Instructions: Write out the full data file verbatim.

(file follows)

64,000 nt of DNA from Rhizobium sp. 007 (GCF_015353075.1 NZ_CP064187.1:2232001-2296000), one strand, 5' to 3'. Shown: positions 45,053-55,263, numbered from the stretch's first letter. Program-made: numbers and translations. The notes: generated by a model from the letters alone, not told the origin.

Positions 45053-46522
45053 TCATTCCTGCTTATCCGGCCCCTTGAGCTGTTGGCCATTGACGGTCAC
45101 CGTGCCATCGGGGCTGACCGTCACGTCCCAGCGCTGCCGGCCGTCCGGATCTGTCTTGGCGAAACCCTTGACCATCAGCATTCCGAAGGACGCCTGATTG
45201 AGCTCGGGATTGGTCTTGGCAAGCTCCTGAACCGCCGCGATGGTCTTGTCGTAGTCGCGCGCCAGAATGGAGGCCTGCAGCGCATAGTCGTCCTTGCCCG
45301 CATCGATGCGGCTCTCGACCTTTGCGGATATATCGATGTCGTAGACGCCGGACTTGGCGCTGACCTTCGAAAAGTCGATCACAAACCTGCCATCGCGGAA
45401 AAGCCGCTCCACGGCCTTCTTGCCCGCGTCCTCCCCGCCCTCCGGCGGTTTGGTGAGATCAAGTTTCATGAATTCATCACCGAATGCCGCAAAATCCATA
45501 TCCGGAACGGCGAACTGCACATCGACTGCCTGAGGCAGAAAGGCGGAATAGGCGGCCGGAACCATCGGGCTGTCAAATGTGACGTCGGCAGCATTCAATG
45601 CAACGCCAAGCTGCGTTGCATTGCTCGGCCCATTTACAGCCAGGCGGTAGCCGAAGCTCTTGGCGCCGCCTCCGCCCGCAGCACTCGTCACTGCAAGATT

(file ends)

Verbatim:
64,000 nt of DNA from Rhizobium sp. 007 (GCF_015353075.1 NZ_CP064187.1:2232001-2296000), one strand, 5' to 3'. Shown: positions 45,053-55,263, numbered from the stretch's first letter. Program-made: numbers and translations. The notes: generated by a model from the letters alone, not told the origin.

Positions 45053-46522
45053 TCATTCCTGCTTATCCGGCCCCTTGAGCTGTTGGCCATTGACGGTCAC
45101 CGTGCCATCGGGGCTGACCGTCACGTCCCAGCGCTGCCGGCCGTCCGGATCTGTCTTGGCGAAACCCTTGACCATCAGCATTCCGAAGGACGCCTGATTG
45201 AGCTCGGGATTGGTCTTGGCAAGCTCCTGAACCGCCGCGATGGTCTTGTCGTAGTCGCGCGCCAGAATGGAGGCCTGCAGCGCATAGTCGTCCTTGCCCG
45301 CATCGATGCGGCTCTCGACCTTTGCGGATATATCGATGTCGTAGACGCCGGACTTGGCGCTGACCTTCGAAAAGTCGATCACAAACCTGCCATCGCGGAA
45401 AAGCCGCTCCACGGCCTTCTTGCCCGCGTCCTCCCCGCCCTCCGGCGGTTTGGTGAGATCAAGTTTCATGAATTCATCACCGAATGCCGCAAAATCCATA
45501 TCCGGAACGGCGAACTGCACATCGACTGCCTGAGGCAGAAAGGCGGAATAGGCGGCCGGAACCATCGGGCTGTCAAATGTGACGTCGGCAGCATTCAATG
45601 CAACGCCAAGCTGCGTTGCATTGCTCGGCCCATTTACAGCCAGGCGGTAGCCGAAGCTCTTGGCGCCGCCTCCGCCCGCAGCACTCGTCACTGCAAGATT